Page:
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Printed Motion: Holding Molecular Movement

April 27, 2014

When student researcher Shareef Dabdoub discovered the appealing aesthetics of a transcriptional regulator from the Streptococcus family, he knew that cellular biology had handed him a work of art. And by using a computer program to predict the 3-D configuration of the molecule and its most probable pathway for rearranging from one state to another, he observed molecular poetry in motion. Then his faculty advisor, William C. Ray, PhD, took the process one step further: He turned that motion into a physical model he could hold in the palm of his hand.

The advent of 3-D printers in the 1980s enabled the handling and study of precise physical models of proteins and cells. Now, researchers like Dr. Ray can combine the idea of digital time-lapse motion prediction with an actual printed model of that motion — allowing other researchers to study the molecule’s movement by working with a hand-held model. This use of 3-D printing technology could yield new insights about molecular motion involved in disease processes and cellular function, says Dr. Ray, principal investigator in the Battelle Center for Mathematical Medicine in The Research Institute at Nationwide Children’s Hospital.

“I can watch a 3-D image move in stop-motion on the computer screen and think, ‘Yes, I understand this molecule’s movement,’” says Dr. Ray, who advised Dabdoub during the student’s graduate research at Nationwide Children’s. “But printing out a physical model that shows the time-lapsed motion of how the molecule gets from one configuration to the other gives a whole new level of insight. I am always surprised at how much more I can learn from holding the data in my hand.”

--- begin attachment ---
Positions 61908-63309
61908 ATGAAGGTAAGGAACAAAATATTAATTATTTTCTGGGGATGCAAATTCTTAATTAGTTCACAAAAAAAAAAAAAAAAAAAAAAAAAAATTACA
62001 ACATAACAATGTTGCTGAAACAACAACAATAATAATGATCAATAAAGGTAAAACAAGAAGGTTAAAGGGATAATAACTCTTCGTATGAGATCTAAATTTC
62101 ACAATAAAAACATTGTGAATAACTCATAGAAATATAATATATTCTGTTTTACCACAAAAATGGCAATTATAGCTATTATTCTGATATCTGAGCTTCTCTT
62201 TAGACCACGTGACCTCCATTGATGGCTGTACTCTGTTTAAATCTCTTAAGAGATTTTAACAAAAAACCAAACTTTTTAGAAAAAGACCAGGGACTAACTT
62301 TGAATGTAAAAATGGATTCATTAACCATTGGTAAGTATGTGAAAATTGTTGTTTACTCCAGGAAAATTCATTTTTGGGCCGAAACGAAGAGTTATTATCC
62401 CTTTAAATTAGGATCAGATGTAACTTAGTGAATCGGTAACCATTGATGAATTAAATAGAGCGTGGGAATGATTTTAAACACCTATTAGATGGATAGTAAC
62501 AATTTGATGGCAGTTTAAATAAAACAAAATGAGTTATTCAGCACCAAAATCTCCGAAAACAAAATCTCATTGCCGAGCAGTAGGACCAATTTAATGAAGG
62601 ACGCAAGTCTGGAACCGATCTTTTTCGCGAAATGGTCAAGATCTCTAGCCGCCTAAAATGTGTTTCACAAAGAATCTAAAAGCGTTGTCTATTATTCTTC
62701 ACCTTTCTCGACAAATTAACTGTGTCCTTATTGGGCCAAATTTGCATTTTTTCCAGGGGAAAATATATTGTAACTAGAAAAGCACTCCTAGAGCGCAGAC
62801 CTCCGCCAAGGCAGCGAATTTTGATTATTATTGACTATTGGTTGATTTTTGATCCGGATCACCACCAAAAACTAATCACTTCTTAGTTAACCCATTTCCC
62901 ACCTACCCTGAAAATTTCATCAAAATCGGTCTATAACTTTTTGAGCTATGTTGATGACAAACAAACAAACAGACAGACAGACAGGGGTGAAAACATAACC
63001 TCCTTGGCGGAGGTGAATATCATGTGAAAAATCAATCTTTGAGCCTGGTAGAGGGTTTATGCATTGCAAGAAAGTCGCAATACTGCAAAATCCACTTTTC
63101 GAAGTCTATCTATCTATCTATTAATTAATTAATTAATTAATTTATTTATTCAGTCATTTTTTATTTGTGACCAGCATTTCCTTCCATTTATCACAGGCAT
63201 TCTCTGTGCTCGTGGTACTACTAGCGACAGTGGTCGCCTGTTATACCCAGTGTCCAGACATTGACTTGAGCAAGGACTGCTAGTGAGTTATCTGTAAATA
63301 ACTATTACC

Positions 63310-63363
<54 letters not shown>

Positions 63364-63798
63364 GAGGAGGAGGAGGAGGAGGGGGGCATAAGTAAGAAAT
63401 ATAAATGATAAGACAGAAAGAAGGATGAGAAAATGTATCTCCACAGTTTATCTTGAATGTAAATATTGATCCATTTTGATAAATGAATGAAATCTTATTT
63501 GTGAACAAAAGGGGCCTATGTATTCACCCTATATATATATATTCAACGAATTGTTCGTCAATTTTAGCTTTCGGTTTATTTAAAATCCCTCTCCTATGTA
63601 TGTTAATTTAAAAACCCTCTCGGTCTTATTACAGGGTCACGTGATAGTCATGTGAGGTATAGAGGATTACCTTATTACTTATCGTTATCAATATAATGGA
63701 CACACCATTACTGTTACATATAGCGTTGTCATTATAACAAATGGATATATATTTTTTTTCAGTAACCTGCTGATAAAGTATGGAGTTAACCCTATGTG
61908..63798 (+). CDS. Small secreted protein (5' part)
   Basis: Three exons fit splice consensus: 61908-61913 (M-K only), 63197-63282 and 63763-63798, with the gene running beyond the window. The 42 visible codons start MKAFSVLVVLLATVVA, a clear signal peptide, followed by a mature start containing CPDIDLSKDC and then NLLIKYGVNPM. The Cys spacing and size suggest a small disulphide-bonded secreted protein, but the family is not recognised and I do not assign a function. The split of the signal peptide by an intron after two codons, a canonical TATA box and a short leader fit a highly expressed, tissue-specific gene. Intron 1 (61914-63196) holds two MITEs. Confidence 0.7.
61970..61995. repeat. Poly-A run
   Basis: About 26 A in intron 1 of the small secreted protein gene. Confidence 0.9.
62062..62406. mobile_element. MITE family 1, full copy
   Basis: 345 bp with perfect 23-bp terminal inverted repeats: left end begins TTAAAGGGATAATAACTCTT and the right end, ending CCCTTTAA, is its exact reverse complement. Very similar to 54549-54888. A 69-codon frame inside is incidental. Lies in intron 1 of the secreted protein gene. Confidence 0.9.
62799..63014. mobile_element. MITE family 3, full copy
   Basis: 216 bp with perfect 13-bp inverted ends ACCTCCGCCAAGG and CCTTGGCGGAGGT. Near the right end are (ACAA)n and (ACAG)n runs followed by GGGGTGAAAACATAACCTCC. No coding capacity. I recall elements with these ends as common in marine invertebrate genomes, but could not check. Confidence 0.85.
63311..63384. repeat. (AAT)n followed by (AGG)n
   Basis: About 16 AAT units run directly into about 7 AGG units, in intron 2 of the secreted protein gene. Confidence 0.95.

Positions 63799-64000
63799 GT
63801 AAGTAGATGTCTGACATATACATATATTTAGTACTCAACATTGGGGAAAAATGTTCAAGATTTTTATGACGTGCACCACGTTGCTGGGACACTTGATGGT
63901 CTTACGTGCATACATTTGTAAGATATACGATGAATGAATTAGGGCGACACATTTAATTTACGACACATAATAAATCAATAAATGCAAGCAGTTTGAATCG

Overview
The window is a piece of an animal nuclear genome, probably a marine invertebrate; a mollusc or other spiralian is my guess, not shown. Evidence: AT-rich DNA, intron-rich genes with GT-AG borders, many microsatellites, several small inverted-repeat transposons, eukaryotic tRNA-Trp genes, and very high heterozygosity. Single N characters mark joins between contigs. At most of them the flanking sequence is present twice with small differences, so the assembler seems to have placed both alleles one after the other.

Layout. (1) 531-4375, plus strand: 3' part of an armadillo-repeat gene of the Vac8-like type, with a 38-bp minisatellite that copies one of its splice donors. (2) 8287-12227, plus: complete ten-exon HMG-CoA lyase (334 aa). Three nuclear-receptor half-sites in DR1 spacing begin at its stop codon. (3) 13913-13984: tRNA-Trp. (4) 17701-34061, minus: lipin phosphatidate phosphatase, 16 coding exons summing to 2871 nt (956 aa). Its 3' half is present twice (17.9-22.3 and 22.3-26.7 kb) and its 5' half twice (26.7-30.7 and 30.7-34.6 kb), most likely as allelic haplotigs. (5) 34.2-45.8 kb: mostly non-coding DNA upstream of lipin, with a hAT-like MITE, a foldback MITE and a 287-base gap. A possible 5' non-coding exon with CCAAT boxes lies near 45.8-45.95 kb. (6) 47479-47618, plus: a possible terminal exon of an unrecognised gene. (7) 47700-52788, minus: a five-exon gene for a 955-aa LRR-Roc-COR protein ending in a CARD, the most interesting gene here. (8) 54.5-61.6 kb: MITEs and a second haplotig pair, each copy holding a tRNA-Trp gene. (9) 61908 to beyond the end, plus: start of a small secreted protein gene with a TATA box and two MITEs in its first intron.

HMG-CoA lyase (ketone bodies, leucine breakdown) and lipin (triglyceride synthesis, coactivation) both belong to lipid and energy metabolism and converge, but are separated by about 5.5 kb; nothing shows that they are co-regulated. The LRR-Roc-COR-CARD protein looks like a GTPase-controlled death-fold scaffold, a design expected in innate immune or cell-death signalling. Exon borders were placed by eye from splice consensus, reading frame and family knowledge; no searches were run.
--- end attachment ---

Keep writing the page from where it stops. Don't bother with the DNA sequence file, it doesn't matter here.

Dr. Ray’s lab is the first known group to study molecular motion using time-lapse images on screen and in 2-D printed form. And now, the Streptococcus segment has become the first printed 3-D model of such molecular motion. The long, thin lines of the model illustrate the paths traced over time by an iron-dependent transcriptional regulator — common to multiple members of the Streptococcus family — as it rearranges from an inactive state (in blue) to its active state (in yellow).

While still an emerging field, molecular motion appears to have a large effect on molecular function. Many modern drugs work by effectively jamming the “lock and key” mechanisms that disease-causing molecules use to access their target cells. Understanding how a molecule’s motion is linked to its function makes it possible to consider treatments that essentially block the door of infection or disease, even if the lock isn’t jammed.

“These printers could be used to print any sort of molecular motion model to help scientists study the way proteins rearrange or viral vectors transform when they meet a host,” Dr. Ray explains. “It offers scientists studying anything molecular a whole new way of visualizing and conceptualizing the life of the molecules they study.”

When Dabdoub, now a postdoctoral researcher at The Ohio State University College of Dentistry, first visualized this regulator on-screen, the digital model was enough to captivate Dr. Ray and his team. Now, the concept of printed motion may become the lab’s new standard.

“There is definitely something to be said for handling this type of model,” Dr. Ray says. “I can see potential for this in everything from adeno-associated viral vector studies, where the technique has already helped us understand how to make improved vectors, to designing more efficient and stable enzymes to process biofuels.”

The study of molecular motion could also bring scientists closer to a novel treatment for respiratory syncytial virus (RSV) by allowing the study of the dramatic change the virus undergoes to begin infecting healthy cells, Dr. Ray says. If the viral molecular motion is understood and the transformation is blocked, RSV could be rendered innocuous.